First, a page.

Four in five grandparents worry young people are under more pressure than previous generations

·4-min read
Child depression
Child depression

Four in five grandparents believe that young people are under more pressure than previous generations, polling suggests, amid mounting concern about a crisis in mental health.

Experts said children growing up in the shadow of Covid were facing “agonising” waits for help, as they struggled to adjust to life after lockdown.

It follows warnings that some mental health conditions among children have doubled.

Official figures show more than one million referrals of children for specialist mental health help were made last year, with cases rising by one quarter overall since 2019.

The polling by mental health charity Mind involved 2000 grandparents and 2000 parents of children and young people below the age of 25.

In total, four in five grandparents think young people face more pressure now than in their day, while almost two in three think young people are lonelier.

Not seeing friends key factor in mental health

More than half of parents polled thought their children’s mental health had worsened since the pandemic. Of those, three quarters said the inability to see their friends had been a key factor, with almost as many blaming disruption to schools.

Half said lack of access to extra-curricular activities during repeated lockdowns had worsened their children’s mental health, while four in ten said extra time on social media had fuelled their problems.

The charity urged the Government to fund a network of drop-in centres, saying lack of action to tackle a growing crisis “risks failing a whole generation”.

They said the hubs would allow children aged 11 to 25 to seek help early, and without a referral, when they first start to experience mental health problems, with no need for an appointment.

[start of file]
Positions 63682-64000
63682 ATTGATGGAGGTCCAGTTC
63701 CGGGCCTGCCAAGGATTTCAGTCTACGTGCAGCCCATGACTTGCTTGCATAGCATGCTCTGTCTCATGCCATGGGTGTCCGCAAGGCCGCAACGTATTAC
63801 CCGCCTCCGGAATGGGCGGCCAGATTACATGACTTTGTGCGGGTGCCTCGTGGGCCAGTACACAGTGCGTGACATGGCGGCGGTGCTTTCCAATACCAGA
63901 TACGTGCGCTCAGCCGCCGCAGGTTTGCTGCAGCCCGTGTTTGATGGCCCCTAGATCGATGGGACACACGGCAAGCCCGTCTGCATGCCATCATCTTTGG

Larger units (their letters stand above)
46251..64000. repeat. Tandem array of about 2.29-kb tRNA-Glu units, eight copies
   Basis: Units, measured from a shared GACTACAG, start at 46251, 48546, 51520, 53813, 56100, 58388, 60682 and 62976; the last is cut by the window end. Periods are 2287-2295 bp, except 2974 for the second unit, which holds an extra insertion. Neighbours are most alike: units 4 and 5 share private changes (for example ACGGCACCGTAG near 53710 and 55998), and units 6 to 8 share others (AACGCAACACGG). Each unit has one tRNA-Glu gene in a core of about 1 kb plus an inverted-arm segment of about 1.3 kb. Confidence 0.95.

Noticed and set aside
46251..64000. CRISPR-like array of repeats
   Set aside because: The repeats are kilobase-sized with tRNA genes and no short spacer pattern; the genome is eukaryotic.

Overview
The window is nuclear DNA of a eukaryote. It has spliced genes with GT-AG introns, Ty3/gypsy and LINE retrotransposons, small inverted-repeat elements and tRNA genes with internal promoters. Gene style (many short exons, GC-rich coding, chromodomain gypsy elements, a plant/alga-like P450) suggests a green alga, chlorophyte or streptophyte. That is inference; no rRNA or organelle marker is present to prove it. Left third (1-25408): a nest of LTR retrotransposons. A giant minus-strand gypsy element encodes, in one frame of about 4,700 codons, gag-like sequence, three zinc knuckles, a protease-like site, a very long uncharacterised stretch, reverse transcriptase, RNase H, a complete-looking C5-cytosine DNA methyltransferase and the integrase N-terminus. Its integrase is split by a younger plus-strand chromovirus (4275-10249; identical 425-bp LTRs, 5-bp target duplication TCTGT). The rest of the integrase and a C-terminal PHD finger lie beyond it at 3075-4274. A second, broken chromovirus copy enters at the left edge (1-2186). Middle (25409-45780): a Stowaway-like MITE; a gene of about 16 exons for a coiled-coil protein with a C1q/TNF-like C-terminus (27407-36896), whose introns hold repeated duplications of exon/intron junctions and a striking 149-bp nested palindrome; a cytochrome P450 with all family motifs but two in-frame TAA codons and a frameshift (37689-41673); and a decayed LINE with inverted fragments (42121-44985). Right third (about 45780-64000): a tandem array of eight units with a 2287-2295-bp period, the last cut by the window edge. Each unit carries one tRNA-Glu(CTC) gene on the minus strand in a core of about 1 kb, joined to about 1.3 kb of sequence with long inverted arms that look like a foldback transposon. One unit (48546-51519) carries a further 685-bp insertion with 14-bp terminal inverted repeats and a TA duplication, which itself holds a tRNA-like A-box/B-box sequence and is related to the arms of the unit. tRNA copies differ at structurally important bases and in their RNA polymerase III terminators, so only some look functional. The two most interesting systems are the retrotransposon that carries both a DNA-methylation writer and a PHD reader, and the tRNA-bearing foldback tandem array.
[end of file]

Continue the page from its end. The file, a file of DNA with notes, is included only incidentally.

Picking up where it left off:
One in three grandparents said that mental health is their biggest concern for grandchildren. Just one in five think the Government is doing enough, with almost as many saying their own mental health or wellbeing had worsened because of their concerns.

Latest figures show one in six children had a probable mental health problem last year - up from one in nine before the pandemic.

'Shocking statistics'

Paul Farmer, the chief executive at Mind said too many young people were facing “agonising” waits for mental health help, while their needs were increasing rapidly.

He said: “Mental health is one of the primary concerns of parents and grandparents with only one in five grandparents believing the UK Government is doing enough to support young people’s mental health. Over four in five of all parents are worried about the long-term impact of the pandemic on their children.

“These shocking statistics highlight the crisis parents and grandparents are experiencing first hand when it comes to the mental health of their own children and grandchildren.

“Young people were among the hardest hit by the pandemic because of lockdowns and school closures.

“These latest figures also reveal that parents, who saw first-hand the devastating impact the pandemic had on their children, felt that their child’s mental health was impacted because they couldn’t see their friends or participate in extracurricular activities.”

The polling of parents found nine in 10 wanted young people to get early access to early support when they start experiencing problems with their mental health and wellbeing.

Half were worried that their child’s mental health is now worse than before the pandemic, with just 15 per cent saying the Government was doing enough to support young people’s mental health.

Nine in ten wanted to see the creation of a nationwide network of hubs should be set up, with most saying the Government should fund them.

Government risks 'failing a whole generation'

Mr Farmer said: “The scale of unmet need for relevant and appropriate mental health support for young people is huge and growing. By not acting now the UK government risks failing a whole generation.”

A Department for Health and Social Care spokesman said: “We recognise the pandemic had a significant impact on the mental health of children and young people, and we are taking action to fix this.

“This includes investing £79 million into children’s mental health services last year, enabling around 22,500 more children and young people to access support in their communities, and across schools and colleges.

“We have launched a call for evidence to inform our 10-year mental health plan and we’ve seen the NHS mental health workforce grow by 40 per cent since 2019.”

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